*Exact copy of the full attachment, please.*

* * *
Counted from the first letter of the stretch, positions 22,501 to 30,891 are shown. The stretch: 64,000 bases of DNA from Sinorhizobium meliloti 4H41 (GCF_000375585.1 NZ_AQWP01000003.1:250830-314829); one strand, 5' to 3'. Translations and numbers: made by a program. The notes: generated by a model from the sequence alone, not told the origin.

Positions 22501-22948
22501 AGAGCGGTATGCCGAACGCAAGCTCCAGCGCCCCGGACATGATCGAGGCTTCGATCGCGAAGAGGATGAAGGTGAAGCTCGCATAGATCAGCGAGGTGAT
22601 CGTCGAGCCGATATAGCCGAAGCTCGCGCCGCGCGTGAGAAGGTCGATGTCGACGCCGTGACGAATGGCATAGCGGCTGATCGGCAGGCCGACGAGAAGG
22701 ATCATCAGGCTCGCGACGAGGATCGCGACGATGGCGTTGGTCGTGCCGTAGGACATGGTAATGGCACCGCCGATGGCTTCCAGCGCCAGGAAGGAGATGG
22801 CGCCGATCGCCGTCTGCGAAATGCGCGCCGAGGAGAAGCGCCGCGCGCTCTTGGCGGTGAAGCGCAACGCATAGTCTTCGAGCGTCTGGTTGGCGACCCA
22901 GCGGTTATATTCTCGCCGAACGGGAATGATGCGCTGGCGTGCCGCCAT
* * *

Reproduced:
Counted from the first letter of the stretch, positions 22,501 to 30,891 are shown. The stretch: 64,000 bases of DNA from Sinorhizobium meliloti 4H41 (GCF_000375585.1 NZ_AQWP01000003.1:250830-314829); one strand, 5' to 3'. Translations and numbers: made by a program. The notes: generated by a model from the sequence alone, not told the origin.

Positions 22501-22948
22501 AGAGCGGTATGCCGAACGCAAGCTCCAGCGCCCCGGACATGATCGAGGCTTCGATCGCGAAGAGGATGAAGGTGAAGCTCGCATAGATCAGCGAGGTGAT
22601 CGTCGAGCCGATATAGCCGAAGCTCGCGCCGCGCGTGAGAAGGTCGATGTCGACGCCGTGACGAATGGCATAGCGGCTGATCGGCAGGCCGACGAGAAGG
22701 ATCATCAGGCTCGCGACGAGGATCGCGACGATGGCGTTGGTCGTGCCGTAGGACATGGTAATGGCACCGCCGATGGCTTCCAGCGCCAGGAAGGAGATGG
22801 CGCCGATCGCCGTCTGCGAAATGCGCGCCGAGGAGAAGCGCCGCGCGCTCTTGGCGGTGAAGCGCAACGCATAGTCTTCGAGCGTCTGGTTGGCGACCCA
22901 GCGGTTATATTCTCGCCGAACGGGAATGATGCGCTGGCGTGCCGCCAT